• $3.8 million over three years for the U.S.-based International Center for Not-for-Profit Law to evaluate domestic legal initiatives for government agencies. The center received 40 requests last year, said Daria Miloslavskaya, program director at the center’s Moscow office.

• $3.6 million over four years to educate regional Finance Ministry officials through the Center for Fiscal Policy. “We do a purely technical job, nothing political,” said Natalya Skribunova, a spokeswoman for the center.

• $2.3 million over five years for a network of NGOs promoting access to education for disabled youth.

• $1.4 million over two years for the Foundation for Information Policy Development to conduct seminars for regional journalists and officials in conjunction with regional administrations.

• $400,000 over 18 months for the Russian branch of Transparency International to monitor the use of administrative resources during elections.

Dozens of private U.S. foundations and endowments also support civil initiatives and public groups, but their share of the total amount of money distributed in Russia has steadily diminished as the country achieved economic stability in recent years. The only other U.S. government-funded group that works in Russia is the National Endowment for Democracy, which offered grants worth a meager $2.5 million to 51 Russian NGOs last year.

Both USAID and the National Endowment for Democracy have been linked to opposition groups that helped topple governments in Georgia, Ukraine and Serbia, as well as to the opposition in Belarus, Kyrgyzstan and Uzbekistan. Officials from the two U.S. organizations have acknowledged providing funds to Otpor, a Serbian youth movement that spearheaded protests that led to the overthrow Slobodan Milosevic in 2000. The International Republican Institute also offered seminars to Otpor members on nonviolent resistance.

In Georgia and Ukraine, the USAID and the National Endowment for Democracy supported Western-leaning opposition groups that eventually succeeded in overthrowing entrenched governments there. Izvestia and many nonmainstream foreign publications reported that the private New York-based Soros Foundation also funded those groups. While retaining a strong visible presence in Georgia and Ukraine, philanthropist George Soros closed his foundation here amid a dispute over the lease on its Moscow office building in 2003. His group still offers grants to NGOs.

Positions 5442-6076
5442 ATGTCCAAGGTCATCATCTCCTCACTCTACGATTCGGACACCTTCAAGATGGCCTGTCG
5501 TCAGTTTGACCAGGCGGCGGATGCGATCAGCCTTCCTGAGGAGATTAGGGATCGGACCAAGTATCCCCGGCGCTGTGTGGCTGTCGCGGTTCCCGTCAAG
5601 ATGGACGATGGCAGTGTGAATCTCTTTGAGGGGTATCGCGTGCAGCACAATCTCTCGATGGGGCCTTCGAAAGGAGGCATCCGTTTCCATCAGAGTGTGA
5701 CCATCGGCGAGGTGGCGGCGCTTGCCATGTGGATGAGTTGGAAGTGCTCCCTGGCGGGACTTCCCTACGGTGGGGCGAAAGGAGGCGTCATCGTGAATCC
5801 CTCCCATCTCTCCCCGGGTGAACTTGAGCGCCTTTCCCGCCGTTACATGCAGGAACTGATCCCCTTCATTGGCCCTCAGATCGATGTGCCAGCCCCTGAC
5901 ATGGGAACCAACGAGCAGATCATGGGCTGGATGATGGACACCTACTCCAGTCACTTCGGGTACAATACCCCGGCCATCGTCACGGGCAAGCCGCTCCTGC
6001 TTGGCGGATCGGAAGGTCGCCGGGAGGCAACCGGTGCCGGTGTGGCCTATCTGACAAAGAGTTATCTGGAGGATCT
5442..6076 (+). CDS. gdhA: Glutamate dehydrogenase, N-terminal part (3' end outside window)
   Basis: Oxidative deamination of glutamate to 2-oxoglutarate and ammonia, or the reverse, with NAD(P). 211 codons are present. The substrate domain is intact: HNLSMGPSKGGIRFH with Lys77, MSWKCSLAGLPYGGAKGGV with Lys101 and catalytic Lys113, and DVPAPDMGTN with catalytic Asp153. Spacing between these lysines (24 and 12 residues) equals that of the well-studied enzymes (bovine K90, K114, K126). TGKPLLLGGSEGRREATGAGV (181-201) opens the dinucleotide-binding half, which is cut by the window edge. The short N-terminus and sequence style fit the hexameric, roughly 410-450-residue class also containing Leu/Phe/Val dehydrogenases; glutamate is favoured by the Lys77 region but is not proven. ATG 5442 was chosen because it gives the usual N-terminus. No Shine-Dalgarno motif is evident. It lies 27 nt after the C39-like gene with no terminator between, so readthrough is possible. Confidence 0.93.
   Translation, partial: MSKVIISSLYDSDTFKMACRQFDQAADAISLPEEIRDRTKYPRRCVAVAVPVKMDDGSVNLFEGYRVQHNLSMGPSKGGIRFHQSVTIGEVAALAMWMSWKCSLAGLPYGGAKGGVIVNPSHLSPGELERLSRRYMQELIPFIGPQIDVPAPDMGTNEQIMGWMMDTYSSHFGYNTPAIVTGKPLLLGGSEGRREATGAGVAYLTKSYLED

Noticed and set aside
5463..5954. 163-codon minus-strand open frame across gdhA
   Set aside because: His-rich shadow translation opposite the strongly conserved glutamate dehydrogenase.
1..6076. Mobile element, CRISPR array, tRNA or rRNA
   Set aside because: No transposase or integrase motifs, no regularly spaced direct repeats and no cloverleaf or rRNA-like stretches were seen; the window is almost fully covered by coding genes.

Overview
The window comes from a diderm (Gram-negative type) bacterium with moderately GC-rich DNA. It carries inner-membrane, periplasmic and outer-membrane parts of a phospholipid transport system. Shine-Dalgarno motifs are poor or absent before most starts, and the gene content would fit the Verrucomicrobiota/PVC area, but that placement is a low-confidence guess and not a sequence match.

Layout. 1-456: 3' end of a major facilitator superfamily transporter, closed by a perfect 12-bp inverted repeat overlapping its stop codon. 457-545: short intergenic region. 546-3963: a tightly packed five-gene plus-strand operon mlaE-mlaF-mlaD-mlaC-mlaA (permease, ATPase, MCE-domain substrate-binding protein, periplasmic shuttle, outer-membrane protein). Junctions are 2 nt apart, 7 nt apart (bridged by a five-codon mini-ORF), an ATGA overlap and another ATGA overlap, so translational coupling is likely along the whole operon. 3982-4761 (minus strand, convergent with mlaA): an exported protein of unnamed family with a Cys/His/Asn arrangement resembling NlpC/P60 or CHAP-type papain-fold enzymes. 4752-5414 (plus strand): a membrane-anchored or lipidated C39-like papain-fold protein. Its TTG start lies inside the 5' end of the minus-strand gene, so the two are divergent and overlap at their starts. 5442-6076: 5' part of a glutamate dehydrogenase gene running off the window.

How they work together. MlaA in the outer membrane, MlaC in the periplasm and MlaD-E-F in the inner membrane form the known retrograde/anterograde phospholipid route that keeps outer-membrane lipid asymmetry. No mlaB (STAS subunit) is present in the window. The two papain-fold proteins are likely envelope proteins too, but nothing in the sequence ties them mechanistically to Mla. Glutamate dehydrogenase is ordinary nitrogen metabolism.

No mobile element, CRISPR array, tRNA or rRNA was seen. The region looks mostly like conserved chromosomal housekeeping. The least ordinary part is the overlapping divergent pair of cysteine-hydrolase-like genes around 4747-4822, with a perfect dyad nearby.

Newsweek on the Nashi Youth Cult Thugs

Unquestioning Loyalty: ‘The idea was to create an ideology based on a total devotion to
the president and his course,’ says Sergei Markov, a Kremlin-connected ideologue who
helped found Nashi in 2004.

Newsweek’s Russia correspondents Owen Matthews and Anna Nemtsova report on the horrifying neo-Soviet youth cult “Nashi” — no different than the old Komsomol, as La Russophobe has been reporting for months now. The speed at which this blog’s once “extremist” analysis of Russia has become conventional wisdom is a hallmark of the horror that is modern Russia.

The attacks came in waves, with military precision. Hours after Estonia removed a World War II statue of a Soviet soldier from downtown Tallinn last month, virtual war broke out. News agencies, banks and government offices were targeted in a blitzkrieg of spam—an onslaught of billions of e-mails, many apparently generated in Russia, that brought down servers and jammed bandwidths to bursting. As “eTonia’s” famous digital-based free markets and democracy buckled under the strain, top NATO Internet security experts last week rushed to construct defenses against the world’s first massive cyberstrike by a superpower on a tiny and almost defenseless neighbor.

In Moscow, the attacks took a decidedly less modern cast. Activists from a Kremlin-created youth movement called Nashi stormed a press conference by Estonia’s ambassador, retreating only after the diplomat’s bodyguards sprayed them with Mace. Others blocked the birch-lined highway from Russia to Estonia with barriers and a large sign reading YOU ARE DRIVING TOWARD FASCIST ESTONIA. Russian President Vladimir Putin, meanwhile, commemorated the Soviet victory over Nazism with a massive military parade and dark warnings of “new threats” to world security, “as during the time of the Third Reich.”